Why, yes indeed there was.  It was called colonialism: the European Great Powers each took a section of Africa and ran it, for their own economic benefit to be sure, but also bringing modern infrastructure and governance structures.  The African people may have been second-class citizens in the European colonies, but they benefitted greatly from the white doctors, the East African Railway, the post office, the sewers, clean water, new roads, schools, and on and on.

Was this fair?  Not really, no, and after a while the nations of Africa were set free.  Most of them started off with at least the essential elements of modern infrastructure that they could have built on to increase their prosperity over time.

Alas, not one of them did, certainly not relative to the progress of the rest of the world.  Over the years, the solidly-engineered equipment fell into decay, disuse, and ultimately abandonment and looting just like Detroit.  Throughout most of Africa, the railways are dysfunctional or destroyed, the roads are worse than in the 1950s, and, as we see every day on the news, the health-care system doesn't bear talking about.  A few independent African nations haven't collapsed entirely and are able to operate pockets of second-world civilization, while surrounded by millions upon millions of people in abject poverty with little hope for anything better.

Surely Not!

So are our friends on the far left seriously suggesting as a moral imperative that we take up the White Man's Burden and run Africa better than the Africans can?  Of course not; that's why they claim that the problem is "inequality" and "racism" rather than naming the actual problems of corruption, bad governance, and cultural preferences like tribal loyalties that don't work in the modern world.

No, to the extent that they can even compile an intelligible policy proposal, they're saying that we rich Western whites need to start writing big checks to Africa so that they can afford to buy everything they need.  This has the appeal of simplicity.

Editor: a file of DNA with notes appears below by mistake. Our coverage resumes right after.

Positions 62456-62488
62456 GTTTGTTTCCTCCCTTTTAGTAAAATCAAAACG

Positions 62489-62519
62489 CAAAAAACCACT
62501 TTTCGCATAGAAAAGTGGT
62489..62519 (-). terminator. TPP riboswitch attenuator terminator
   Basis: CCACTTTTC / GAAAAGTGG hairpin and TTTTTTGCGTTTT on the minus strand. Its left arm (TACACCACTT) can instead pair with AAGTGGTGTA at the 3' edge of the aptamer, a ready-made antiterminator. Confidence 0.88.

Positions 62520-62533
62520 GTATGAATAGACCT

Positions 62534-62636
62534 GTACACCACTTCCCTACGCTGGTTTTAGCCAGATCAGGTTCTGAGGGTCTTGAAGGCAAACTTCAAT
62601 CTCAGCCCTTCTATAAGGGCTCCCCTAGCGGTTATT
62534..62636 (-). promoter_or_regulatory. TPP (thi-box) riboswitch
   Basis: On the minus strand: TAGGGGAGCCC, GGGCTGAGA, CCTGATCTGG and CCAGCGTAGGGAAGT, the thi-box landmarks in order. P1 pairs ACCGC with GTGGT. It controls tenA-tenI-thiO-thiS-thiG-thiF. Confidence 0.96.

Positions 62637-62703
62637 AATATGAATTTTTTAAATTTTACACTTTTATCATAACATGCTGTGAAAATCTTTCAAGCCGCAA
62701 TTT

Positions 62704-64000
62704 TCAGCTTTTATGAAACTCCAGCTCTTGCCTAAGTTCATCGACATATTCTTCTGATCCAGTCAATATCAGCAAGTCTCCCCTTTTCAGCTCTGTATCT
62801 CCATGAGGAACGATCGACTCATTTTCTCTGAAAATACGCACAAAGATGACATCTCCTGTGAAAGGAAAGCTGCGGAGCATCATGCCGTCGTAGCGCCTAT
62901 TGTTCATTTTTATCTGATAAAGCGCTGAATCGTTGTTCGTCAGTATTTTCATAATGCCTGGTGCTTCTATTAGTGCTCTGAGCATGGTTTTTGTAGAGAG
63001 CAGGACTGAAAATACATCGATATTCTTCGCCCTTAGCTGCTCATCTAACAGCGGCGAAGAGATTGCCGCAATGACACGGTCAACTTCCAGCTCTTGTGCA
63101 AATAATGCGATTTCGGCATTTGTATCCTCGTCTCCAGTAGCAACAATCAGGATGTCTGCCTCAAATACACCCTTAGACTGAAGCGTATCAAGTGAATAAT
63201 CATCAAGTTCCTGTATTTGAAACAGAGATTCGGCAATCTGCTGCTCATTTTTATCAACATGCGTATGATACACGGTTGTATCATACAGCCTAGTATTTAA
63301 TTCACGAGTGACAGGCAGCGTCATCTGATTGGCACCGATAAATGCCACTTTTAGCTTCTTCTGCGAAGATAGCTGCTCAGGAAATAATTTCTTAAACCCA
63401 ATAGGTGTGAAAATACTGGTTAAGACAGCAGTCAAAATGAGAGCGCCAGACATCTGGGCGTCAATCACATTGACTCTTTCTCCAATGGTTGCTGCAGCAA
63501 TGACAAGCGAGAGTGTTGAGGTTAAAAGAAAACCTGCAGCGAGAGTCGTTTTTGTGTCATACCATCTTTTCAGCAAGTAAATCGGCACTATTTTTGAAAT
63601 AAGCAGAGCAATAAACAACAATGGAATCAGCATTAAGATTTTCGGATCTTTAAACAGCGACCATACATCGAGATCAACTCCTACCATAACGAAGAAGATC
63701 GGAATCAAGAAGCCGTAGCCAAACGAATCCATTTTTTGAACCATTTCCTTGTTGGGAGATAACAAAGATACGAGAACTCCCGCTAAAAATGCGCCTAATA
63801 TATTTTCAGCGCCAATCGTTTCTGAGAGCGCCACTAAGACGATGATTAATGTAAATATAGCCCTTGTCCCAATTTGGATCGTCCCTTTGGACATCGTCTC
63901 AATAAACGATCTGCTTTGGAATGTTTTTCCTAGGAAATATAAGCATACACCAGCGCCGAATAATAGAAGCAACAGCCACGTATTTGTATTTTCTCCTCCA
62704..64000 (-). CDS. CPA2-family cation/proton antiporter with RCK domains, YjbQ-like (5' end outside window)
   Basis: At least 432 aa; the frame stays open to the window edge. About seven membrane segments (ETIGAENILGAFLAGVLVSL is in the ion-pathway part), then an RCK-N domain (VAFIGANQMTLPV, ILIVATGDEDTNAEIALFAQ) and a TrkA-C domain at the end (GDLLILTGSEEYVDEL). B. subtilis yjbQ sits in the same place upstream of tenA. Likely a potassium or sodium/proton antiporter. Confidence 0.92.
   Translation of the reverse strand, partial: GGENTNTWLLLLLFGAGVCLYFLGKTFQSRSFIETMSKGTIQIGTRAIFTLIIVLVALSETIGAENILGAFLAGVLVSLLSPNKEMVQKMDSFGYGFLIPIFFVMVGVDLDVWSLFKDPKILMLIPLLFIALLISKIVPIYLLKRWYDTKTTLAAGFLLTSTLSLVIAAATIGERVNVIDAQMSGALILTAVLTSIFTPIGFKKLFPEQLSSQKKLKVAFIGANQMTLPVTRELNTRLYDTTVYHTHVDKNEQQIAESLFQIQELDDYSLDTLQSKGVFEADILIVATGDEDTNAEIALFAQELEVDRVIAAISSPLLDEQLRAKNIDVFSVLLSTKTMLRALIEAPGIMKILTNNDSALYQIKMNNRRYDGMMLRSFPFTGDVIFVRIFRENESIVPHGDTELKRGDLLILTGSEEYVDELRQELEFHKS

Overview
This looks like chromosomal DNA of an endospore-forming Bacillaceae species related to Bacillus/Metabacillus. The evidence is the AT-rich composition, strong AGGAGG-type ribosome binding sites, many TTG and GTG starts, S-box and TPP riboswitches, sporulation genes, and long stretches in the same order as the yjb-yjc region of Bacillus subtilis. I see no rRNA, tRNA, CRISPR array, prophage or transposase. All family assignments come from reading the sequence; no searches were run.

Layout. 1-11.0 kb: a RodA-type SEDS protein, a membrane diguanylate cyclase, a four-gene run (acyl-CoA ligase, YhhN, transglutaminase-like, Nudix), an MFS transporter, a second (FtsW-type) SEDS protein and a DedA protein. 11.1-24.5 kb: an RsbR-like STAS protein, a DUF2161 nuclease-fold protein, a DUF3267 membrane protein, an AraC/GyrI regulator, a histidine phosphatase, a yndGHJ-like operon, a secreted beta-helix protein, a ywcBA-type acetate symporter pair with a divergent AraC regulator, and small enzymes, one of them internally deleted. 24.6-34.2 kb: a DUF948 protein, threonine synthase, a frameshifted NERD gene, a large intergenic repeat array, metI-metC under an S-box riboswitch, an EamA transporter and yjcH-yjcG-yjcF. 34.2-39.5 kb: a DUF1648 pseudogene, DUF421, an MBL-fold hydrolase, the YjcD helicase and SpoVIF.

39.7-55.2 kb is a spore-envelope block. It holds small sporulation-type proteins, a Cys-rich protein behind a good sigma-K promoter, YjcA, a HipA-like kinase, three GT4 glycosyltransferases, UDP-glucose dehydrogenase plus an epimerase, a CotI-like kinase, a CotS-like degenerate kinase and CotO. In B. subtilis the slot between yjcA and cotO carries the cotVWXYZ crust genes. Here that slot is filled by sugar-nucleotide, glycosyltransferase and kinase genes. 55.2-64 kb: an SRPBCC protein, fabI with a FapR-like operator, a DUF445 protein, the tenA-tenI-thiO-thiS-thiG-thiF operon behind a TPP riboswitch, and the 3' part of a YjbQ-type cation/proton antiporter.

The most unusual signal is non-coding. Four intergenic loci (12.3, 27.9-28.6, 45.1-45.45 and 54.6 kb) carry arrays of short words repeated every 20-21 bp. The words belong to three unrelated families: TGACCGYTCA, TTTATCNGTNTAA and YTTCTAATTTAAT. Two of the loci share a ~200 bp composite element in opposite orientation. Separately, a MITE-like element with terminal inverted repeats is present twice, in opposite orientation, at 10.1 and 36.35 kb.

Unfortunately, it has no basis in reality.  We have been writing big checks to Africa for half a century now.  It's all wound up in Swiss bank accounts of kleptocrats while life for ordinary Africans has gotten worse overall.  Those arguing for this sort of solution define themselves as insane, by insisting that we continue to repeat the no-strings-attached aid policies that have long since been proven not to work.  Even Africans themselves are now arguing that foreign aid does more harm than good.

Which brings us back to Jesse Jackson, who accidentally put his finger squarely on the relevant issue surrounding the late Thomas Duncan:

What role did his lack of privilege play in the treatment he received?

In the final analysis, a great deal: he was grossly underprivileged simply be being African, in Africa, exposed to African diseases because of incompetent African public health systems and general African ignorance.  He came to the United States by lying to get here, but that's on his own head.

Once he arrived in an American hospital, it's absurd to think that he didn't receive an adequate level of care.  26 people took care of him at a cost of about a half-million dollars.  No doctor or nurse is going to knowingly send an Ebola patient home with some aspirin.  In fact, the doctors asked Mr. Duncan about any possible exposure to Ebola, and he lied to them too; how do you expect an accurate diagnosis to be made when the patient lies to the doctor?

The real question is: what was he doing there at all?  Why was he allowed into the United States from a place known to be infested with Ebola?

Mr. Duncan was a citizen of Liberia.  To the extent that anyone is responsible for him, it is the Liberian government, combined with his family and his own efforts.

What possible reason could there be for expecting the people of the United States to provide for Mr. Duncan's needs or a half-million dollars worth of  medical care, any more than for the entire rest of Africa?  That's tantamount to colonialism, which as the Left never ceases to remind us, is racism.

Since, like all right-thinking people, we reject racism, we equally reject colonialism.  We reject the Left's racist call to recolonize Africa and take care of their diseases, and we reject Jesse Jackson's racist assumption that America has some sort of duty or responsibility to care for a citizen of an independent foreign nation, as if he were not a full-grown human being with his own set of human rights to take care of himself.

Who do they think we are, 19th century slaveowners who believed that blacks were morally equivalent to children, incapable of taking on the responsibilities of adulthood?